Pre Rup Tem­ple

Cambodia Insight - - FRONT PAGE - Credit: Tourism­cam­bo­

Pre Rup is a tem­ple at Angkor, Cam­bo­dia, built as the state tem­ple of Kh­mer king Ra­jen­dravar­man and ded­i­cated in 961 or early 962. It is a tem­ple moun­tain of com­bined brick, la­t­erite and sand­stone con­struc­tion.

The tem­ple’s name is a com­par­a­tively mod­ern one mean­ing “turn the body”. This re­flects the com­mon be­lief among Cam­bo­di­ans that fu­ner­als were con­ducted at the tem­ple, with the ashes of the body be­ing rit­u­ally ro­tated in dif­fer­ent di­rec­tions as the ser­vice pro­gressed.

Some ar­chae­ol­o­gists be­lieve that the large vat lo­cated at the base of the east stair­way to the cen­tral area was used at cre­ma­tions.

‘A work of great dig­nity and im­pec­ca­ble pro­por­tions’, wrote Mauize of Pre­rup in his guide­book which came out in 1963. Pre Rup is lo­cated at north­east of Srah Srang and 500 me­ters (1,640 feet) south of the south end of the East Baray. An en­trance and exit the mon­u­ment from the east en­trance. To climb to the up­per ter­race use the east stair­way; it is slightly less steep than the oth­ers.

Tip: Be­cause the tem­ple is built en­tirely of brick and la­t­erite, the warm tones of th­ese ma­te­ri­als are best are seen early in the morn­ing or when the sun is set­ting.

There are two views from the top ter­race: the first look­ing east to­wards Ph­nom Bok and the moun­tain chain of Ph­nom Kulen; and the se­cond look­ing west where the tow­ers of Angkor Wat can be dis­tin­guished on the far hori­zon.


The bold­ness of the ar­chi­tec­tural de­sign of Pre Rup is su­perb and give the tem­ple fine bal­ance, scale and pro­por­tion. The tem­ple is al­most iden­ti­cal in style to the East Me­bon, al­though it was built sev­eral yeas later. It is the last real ‘tem­ple-moun­tain‘. Pre Rup was called the ‘City of the East‘ by Philippe Stern, a French­man who pre­vi­ously worked on the site.

The site

Pre Rup is aligned on a northsouth axis with the East Me­bon tem­ple, which is lo­cated on what was an ar­ti­fi­cial is­land in the baray. The East Me­bon was also a cre­ation of the reign of Ra­jen­dravar­man. Pre Rup’s ex­ten­sive la­t­erite and brick give it a pleas­ing red­dish tone that is height­ened by early morn­ing and late af­ter­noon sun­light. The tem­ple has a square lay-out and two perime­ter walls. The outer en­clo­sure is a plat­form bounded by a la­t­erite wall, 117 me­ters N-S by 127 me­ters E-W. A la­t­erite cause­way gives en­try from the east; un­for­tu­nately, a mod­ern road cuts across it.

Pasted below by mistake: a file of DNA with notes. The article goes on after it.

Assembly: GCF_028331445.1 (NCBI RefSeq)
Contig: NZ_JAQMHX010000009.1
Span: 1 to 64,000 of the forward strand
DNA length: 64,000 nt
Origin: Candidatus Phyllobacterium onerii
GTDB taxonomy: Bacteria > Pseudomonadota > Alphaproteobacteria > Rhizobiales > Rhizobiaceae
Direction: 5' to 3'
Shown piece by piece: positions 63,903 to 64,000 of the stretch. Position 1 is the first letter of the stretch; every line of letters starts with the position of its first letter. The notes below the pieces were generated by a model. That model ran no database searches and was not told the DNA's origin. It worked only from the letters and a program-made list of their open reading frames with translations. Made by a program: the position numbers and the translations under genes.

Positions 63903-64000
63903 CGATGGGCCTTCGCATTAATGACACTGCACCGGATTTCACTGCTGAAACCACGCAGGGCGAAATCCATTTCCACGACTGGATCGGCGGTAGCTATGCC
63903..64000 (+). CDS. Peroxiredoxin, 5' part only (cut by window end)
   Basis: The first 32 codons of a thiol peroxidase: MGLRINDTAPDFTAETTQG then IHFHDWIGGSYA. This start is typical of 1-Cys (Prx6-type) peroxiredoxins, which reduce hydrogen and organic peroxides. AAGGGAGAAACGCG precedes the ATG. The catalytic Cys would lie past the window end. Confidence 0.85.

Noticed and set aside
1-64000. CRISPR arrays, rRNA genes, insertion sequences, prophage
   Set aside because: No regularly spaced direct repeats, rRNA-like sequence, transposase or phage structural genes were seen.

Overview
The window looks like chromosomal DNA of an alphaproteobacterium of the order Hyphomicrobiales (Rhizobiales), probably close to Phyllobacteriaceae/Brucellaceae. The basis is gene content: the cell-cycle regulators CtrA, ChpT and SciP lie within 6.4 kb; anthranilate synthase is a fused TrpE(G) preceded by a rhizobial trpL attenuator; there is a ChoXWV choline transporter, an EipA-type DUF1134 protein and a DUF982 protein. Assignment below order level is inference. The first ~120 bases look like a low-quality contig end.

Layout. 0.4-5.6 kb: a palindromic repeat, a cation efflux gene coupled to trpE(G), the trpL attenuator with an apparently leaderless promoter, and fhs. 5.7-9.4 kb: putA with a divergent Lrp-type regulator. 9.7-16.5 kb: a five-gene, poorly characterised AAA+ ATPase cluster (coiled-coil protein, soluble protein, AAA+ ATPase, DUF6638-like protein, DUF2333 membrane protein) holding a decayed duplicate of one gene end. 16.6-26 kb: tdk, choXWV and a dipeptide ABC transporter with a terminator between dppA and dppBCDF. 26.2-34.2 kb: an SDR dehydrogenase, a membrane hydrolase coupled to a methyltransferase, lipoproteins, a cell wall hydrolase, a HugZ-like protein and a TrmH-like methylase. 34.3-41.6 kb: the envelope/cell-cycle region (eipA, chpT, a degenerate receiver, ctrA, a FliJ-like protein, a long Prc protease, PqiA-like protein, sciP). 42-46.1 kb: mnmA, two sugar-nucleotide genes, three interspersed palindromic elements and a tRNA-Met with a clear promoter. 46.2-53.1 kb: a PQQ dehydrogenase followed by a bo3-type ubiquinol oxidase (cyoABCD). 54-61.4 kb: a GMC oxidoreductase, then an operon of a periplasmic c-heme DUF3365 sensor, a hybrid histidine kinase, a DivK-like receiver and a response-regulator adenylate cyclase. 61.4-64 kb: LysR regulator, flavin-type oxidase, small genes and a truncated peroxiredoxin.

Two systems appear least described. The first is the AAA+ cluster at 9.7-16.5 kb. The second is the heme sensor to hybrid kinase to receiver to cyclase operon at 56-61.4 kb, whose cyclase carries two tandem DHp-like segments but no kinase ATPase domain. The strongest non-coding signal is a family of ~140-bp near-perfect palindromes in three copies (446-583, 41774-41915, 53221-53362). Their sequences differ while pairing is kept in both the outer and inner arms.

The four ex­ter­nal gop­uras are cross-shaped, hav­ing a cen­tral brick sec­tion (con­sist­ing of three rooms flanked by two in­de­pen­dent pas­sage­ways), and a sand­stone vestibule on both sides. To ei­ther side in­side the east­ern gate is a group of three tow­ers aligned north to south.

One of the tow­ers ap­pears to have never been built or to have been dis­man­tled later, how­ever they are later ad­di­tions, prob­a­bly by Jayavar­man V. Fur­ther ahead, through an­other gate, li­braries lie to ei­ther side of the walk­way on the se­cond plat­form. Just be­fore the en­trance there is a stone “cis­tern”, but schol­ars be­lieve it was a base­ment for a Nandi bronze statue rather than be­ing used for some of their cre­ma­tion cer­e­monies.

There is also a se­ries of long dis­tinct gal­leries run­ning along each side, a dis­tinc­tive fea­ture of 10th cen­tury archi-

tec­ture that would be sub­sti­tuted by a con­tin­u­ous gallery from Ta Keo on­ward.


On the left and right sides of the east en­try tower of the se­cond en­clo­sure there are li­braries with high tow­ers. They shel­tered carved stones with mo­tifs of the nine plan­ets and the seven as­cetics. In the cen­ter there is a vat be­tween two rows of sand­stone pil­lars. Glaize sug­gested that this might have been, rather than a sar­coph­a­gus, a base for a wooden build­ing or for a statue of Nandi, the sa­cred bull, the mount of Siva to whom the tem­ple was ded­i­cated long ago.

The fi­nal squared pyra­mid, mea­sur­ing 50 m at its base, rises in three steep tiers a dozen me­tres in height to a 35 m square plat­form at the sum­mit. The low­est tier is sym­met­ri­cally sur­rounded by 12 small shrines. At the top, five tow­ers are ar­ranged in a quin­cunx, one at each cor­ner of the square and

one in the cen­ter. Deities carved as bas-re­liefs stand guard at ei­ther side of the cen­tral tower’s east­ern door. All of the other doors are false.

The south­west tower once con­tained a statue of Lak­shmi, the northwest tower a statue of Uma, the south­east tower a statue of Vishnu and the north­east tower a statue of Shiva. The last one has an in­scrip­tion on door­jambs that dates from Jayavar­man VI and is the only proof of his reign at Angkor. His­tory Pre Rup was ded­i­cated to the Hindu god Shiva, and it is prob­a­bly lo­cated on a for­mer shiv­aite ashram, built by Yaso­var­man I in the pre­vi­ous cen­tury. Per­haps it was stand­ing at the cen­tre of a new cap­i­tal city built by Ra­jen­dravar­man, with the south­ern dike of East Baray as north­ern city limit, but noth­ing of the dwellings sur­vived and this “east­ern city hy­poth­e­sis” by Philippe Stern was never con­firmed by archeologists.

Stairs lead­ing up the front of Pre Rup

Aerial view of Pre Rup

One of the large walls

Pre Rup at Sun­set

Ele­phant Statue

Look­ing down on the Tem­ple

Look­ing down from the top

Young girl sell­ing her goods

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